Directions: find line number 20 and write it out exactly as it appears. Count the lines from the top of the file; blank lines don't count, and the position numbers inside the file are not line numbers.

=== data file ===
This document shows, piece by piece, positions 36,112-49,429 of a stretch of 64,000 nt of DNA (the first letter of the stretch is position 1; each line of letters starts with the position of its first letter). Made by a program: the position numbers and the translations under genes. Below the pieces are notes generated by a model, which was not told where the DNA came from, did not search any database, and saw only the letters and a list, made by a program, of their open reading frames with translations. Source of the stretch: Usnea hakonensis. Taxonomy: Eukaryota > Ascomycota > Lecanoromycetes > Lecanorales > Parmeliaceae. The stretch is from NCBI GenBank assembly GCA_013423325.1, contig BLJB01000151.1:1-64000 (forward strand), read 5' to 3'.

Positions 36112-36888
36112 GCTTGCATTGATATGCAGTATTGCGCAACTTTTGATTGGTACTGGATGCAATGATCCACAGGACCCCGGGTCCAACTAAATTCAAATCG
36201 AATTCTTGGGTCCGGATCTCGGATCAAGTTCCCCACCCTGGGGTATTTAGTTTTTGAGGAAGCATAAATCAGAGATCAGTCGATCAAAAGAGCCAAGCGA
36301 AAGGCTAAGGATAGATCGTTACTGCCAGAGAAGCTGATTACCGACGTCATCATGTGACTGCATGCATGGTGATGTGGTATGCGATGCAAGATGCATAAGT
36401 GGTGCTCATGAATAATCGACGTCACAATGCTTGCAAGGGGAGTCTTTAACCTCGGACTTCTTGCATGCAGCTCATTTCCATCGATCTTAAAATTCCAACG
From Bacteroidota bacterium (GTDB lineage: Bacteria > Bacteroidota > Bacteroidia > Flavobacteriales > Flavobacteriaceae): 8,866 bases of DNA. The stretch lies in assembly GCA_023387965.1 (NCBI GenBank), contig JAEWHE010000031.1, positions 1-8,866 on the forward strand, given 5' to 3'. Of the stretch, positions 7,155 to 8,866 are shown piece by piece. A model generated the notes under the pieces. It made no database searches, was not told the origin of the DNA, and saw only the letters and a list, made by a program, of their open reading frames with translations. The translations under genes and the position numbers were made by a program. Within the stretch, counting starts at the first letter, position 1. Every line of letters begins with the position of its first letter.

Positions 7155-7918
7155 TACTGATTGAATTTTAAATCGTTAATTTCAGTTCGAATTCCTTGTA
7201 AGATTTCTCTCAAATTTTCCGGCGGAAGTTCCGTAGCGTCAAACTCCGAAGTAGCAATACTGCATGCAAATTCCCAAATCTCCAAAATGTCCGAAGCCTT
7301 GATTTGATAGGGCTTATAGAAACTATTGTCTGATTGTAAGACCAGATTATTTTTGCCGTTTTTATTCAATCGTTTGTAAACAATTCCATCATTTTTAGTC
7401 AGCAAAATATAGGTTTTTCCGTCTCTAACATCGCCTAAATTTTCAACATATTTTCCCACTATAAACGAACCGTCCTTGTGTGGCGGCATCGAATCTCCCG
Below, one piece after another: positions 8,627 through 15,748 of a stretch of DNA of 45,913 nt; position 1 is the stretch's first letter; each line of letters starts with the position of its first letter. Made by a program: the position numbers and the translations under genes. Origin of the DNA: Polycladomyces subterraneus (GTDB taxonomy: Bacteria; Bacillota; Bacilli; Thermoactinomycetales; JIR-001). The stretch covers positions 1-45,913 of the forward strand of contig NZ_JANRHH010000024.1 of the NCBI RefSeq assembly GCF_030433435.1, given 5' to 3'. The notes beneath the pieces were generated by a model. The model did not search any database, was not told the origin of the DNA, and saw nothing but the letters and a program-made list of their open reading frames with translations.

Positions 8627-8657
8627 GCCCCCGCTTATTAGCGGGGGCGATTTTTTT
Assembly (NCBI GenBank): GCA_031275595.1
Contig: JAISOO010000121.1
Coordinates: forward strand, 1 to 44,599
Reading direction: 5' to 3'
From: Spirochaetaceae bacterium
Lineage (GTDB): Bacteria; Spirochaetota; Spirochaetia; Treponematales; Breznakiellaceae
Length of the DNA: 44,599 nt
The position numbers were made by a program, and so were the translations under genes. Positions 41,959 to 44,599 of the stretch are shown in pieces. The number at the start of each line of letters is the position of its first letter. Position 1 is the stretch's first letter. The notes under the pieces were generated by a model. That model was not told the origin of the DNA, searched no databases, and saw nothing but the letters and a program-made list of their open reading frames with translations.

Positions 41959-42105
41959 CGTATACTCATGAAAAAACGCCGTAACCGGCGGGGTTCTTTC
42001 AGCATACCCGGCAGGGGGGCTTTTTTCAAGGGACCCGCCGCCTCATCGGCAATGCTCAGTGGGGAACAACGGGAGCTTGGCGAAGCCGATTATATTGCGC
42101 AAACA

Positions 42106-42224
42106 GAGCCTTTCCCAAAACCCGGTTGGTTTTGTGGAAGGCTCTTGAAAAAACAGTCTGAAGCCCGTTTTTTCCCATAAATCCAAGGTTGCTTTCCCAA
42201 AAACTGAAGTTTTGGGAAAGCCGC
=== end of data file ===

From: Spirochaetaceae bacterium